Crete-heat is a popular product we use. It’s an insulated form used for radiant concrete floors. The green form has nubs which hold PEX tubing in place. Once the panels are laid out all you have to do is walk the tubing in place by stepping it down between the nubs. There’s no bending over or tying tubing to mesh or rebar. Crete-heat has a built in vapor barrier and is tongue and groove so it snaps together and you don’t have to tape any of the seams.
Product Information From The Manufacturer
Crete-Heat expanded polystyrene (EPS) floor insulation boards combine concrete insulation, vapor barrier and PEX tubing holding grid into a single product, which significantly simplifies installation of PEX tubing for radiant heating and snow melting applications in a concrete slab. No foam board staplers/staples or wire ties needed.
Suitable for insulating slabs in basements, garages, warehouses, etc. – in below, at or above-grade installations (Note: below-grade installations will require a vapor barrier). Compatible with all types (A, B, C) and brands (Everhot, Uponor, Viega, Watts, Zurn, etc.) of PEX tubing. Also compatible with 1/2″ PEX-AL-PEX.
- For PEX tubing sizes: 3/8″, 1/2″, 5/8″;
- PEX Tubing Spacing: 3″ (for 3″, 6″, 9″, 12″, etc. spacing)
- R-Value: R-10;
- Total Coverage: 64 sqft;
- Total Insulation Thickness (Top to Bottom): 2-7/8″;
- Nominal Thickness (Insulation-Only): 2″;
- Effective Board Size (Width x Length): 24″ x 48″;
- Overall Board Size (Width x Length): 25″ x 49″ (with 1″ interlocking edges);
- Compressive Resistance @ 10% Deformation: 25 psi / 3600 psf;
- Perm Resistance: .51 perms;
- Material: High Impact Extruded Polystyrene;
- Cuts labor by over 60% and allows for a 1-person installation – simply “walk the tubing in the board”;
- Tongue & groove interlocking edges make installation easier – no glue or taping needed;
- Knob design allows for spacing in precise 3″ increments (3″, 6″, 9″, etc.) – no chalk line needed;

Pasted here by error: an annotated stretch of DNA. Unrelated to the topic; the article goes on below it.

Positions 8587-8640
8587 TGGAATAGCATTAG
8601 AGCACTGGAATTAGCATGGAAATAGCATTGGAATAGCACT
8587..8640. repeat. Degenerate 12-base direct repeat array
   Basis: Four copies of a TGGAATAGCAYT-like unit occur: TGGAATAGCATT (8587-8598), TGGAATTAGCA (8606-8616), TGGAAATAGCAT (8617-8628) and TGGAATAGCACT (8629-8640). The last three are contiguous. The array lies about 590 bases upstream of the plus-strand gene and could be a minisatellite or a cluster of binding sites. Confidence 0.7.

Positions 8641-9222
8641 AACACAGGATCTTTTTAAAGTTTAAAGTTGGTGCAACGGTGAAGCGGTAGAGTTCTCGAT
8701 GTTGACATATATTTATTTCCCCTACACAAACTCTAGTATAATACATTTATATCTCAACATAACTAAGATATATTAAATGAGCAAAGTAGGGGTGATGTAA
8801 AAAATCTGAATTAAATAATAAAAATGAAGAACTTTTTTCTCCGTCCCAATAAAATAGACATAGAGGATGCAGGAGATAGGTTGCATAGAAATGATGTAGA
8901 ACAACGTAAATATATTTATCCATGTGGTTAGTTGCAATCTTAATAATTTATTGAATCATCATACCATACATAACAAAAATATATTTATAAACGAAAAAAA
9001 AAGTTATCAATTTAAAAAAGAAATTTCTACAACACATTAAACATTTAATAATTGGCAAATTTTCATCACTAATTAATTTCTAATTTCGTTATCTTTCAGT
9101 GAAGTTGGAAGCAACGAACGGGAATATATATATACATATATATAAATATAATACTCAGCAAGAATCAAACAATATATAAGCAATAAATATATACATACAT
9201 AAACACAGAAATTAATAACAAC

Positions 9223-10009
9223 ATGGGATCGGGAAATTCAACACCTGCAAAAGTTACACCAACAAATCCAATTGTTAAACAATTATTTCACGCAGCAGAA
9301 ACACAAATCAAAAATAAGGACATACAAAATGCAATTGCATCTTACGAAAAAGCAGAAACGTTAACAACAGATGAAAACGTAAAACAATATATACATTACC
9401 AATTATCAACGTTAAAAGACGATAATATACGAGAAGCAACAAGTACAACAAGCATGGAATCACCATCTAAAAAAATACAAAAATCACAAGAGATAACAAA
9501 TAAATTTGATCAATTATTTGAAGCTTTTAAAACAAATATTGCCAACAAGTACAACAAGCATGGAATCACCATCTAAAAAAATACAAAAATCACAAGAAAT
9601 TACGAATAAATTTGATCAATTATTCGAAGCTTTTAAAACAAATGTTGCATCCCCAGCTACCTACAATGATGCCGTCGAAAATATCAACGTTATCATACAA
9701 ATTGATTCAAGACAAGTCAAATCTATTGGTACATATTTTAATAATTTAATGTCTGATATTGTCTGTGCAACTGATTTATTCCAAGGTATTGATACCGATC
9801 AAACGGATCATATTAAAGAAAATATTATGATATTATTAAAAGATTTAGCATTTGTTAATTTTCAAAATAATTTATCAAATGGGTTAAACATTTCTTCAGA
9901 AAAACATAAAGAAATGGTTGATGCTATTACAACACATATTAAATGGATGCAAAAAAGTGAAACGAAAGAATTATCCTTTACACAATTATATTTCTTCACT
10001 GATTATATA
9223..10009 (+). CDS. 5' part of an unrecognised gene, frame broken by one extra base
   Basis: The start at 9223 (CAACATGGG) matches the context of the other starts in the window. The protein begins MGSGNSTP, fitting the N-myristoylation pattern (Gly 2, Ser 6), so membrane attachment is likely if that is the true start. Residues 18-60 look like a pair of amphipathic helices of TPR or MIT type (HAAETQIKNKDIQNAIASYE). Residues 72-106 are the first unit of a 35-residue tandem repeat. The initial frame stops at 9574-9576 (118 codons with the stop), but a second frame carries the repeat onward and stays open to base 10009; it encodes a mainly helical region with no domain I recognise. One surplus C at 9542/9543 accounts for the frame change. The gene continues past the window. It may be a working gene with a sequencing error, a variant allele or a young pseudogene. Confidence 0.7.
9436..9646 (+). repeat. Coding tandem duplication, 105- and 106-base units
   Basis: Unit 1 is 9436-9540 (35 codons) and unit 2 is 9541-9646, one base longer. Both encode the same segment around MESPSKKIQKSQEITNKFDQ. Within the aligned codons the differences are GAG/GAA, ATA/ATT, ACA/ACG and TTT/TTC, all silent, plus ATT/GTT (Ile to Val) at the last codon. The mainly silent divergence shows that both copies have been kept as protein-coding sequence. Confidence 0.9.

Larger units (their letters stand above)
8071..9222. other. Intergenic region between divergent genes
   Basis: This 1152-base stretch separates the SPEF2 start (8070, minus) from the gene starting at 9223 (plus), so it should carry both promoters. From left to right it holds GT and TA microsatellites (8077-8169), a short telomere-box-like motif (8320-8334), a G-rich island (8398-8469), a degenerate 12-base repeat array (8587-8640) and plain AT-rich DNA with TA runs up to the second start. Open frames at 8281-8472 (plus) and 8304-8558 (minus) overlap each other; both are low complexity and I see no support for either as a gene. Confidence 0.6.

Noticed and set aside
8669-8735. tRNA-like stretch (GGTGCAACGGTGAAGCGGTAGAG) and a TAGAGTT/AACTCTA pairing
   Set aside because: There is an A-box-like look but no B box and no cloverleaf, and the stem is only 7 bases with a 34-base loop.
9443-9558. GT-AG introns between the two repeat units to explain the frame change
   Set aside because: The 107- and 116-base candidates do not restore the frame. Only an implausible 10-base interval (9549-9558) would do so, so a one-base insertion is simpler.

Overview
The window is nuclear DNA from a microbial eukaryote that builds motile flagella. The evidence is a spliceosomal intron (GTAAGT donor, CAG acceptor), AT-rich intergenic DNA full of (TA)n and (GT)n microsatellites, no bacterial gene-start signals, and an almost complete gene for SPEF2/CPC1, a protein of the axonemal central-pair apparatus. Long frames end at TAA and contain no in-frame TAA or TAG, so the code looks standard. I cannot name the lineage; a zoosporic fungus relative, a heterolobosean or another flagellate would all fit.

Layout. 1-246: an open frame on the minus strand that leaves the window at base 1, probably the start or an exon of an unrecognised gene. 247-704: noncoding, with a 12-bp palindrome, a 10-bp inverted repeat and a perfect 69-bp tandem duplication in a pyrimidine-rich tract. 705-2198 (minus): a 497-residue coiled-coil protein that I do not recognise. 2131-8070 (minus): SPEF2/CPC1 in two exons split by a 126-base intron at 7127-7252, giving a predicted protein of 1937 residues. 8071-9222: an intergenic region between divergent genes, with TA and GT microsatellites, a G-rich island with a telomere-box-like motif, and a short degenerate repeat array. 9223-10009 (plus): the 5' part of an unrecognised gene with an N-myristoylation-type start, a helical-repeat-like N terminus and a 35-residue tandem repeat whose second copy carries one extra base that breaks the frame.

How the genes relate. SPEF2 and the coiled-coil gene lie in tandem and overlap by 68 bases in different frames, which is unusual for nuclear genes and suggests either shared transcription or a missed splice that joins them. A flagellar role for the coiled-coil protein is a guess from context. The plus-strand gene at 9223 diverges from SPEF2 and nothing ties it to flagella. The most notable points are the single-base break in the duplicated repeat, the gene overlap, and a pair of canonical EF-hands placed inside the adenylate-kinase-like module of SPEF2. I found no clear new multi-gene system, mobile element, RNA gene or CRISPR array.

- Lays flat, can be walked on and helps to protect the pipe from damage during construction;
- EPS provides stable R-value and does not need to be adjusted for age;
- CFC and HCFC-Free.
Radiant Floor Tube Installation
Once the insulation is in, the next step is to layout the radiant tubing. If you installed Crete-heat then this part is easy. Simply step the tubing into the nubs.
If you used traditional foam board then you have a couple of options. Some will staple the tubing down to the foam using Pex staples and a special gun. The only downfall to this method is that the staples and gun can be somewhat expensive and it’s tedious work.
Another option is to attach the tubing to the wire mesh or rebar using zip ties. This is the most common method because zip ties are cheap. But it takes longer to do than with the staple gun so what you save on materials you lose in time.
Concrete Over Radiant Heat
Once all your insulation, vapor barrier, rebar / wire mesh and tubing are in it’s time for concrete. You pour your concrete the exact same way as you would any other slab. Concrete is a great material for transferring heat so as soon as the floors cure you can turn on the heat.
Make sure you wait until the floors fully cure before turning on the heat. This takes a lot longer than you may think. Just because the floors are hard enough to walk on doesn’t mean they’re done curing. Relax and don’t rush the process. Curing properly helps concrete strengthen as much as possible so if you want your floors as durable as possible then pour your concrete and leave them alone.
Staple up radiant floor heating. PEX tubes secured to the underside of the sub floor.
2. Staple Up Radiant Floor Heating
The staple up radiant floor system is very popular because as long as you can see the joists from below, you can install radiant floor heat. This method works especially well for the 1st floor of a home if you have an unfinished basement. However if you have a finished basement or want to install this on the 2nd floor then you’ll have to demo the entire ceiling.
While the staple up application is very good, it still needs to be done exactly right in order for it to work properly. Here are some important guidelines to follow.
Install Heat Transfer Plates
These are also commonly referred to as heat transfer plates or aluminum fins.The plates attach to the sub floor and the hot water tubes clip into the plates. It’s a simple system. One row of plates and tubes per joist bay.
A study conducted by Kansas State University some years ago showed that systems using heat transfer plates are able to transfer twice as many btu’s vs. systems that do not. This additional output means you can typically lower water temperature and reduce cycle times which can save you money and increase the life of your system.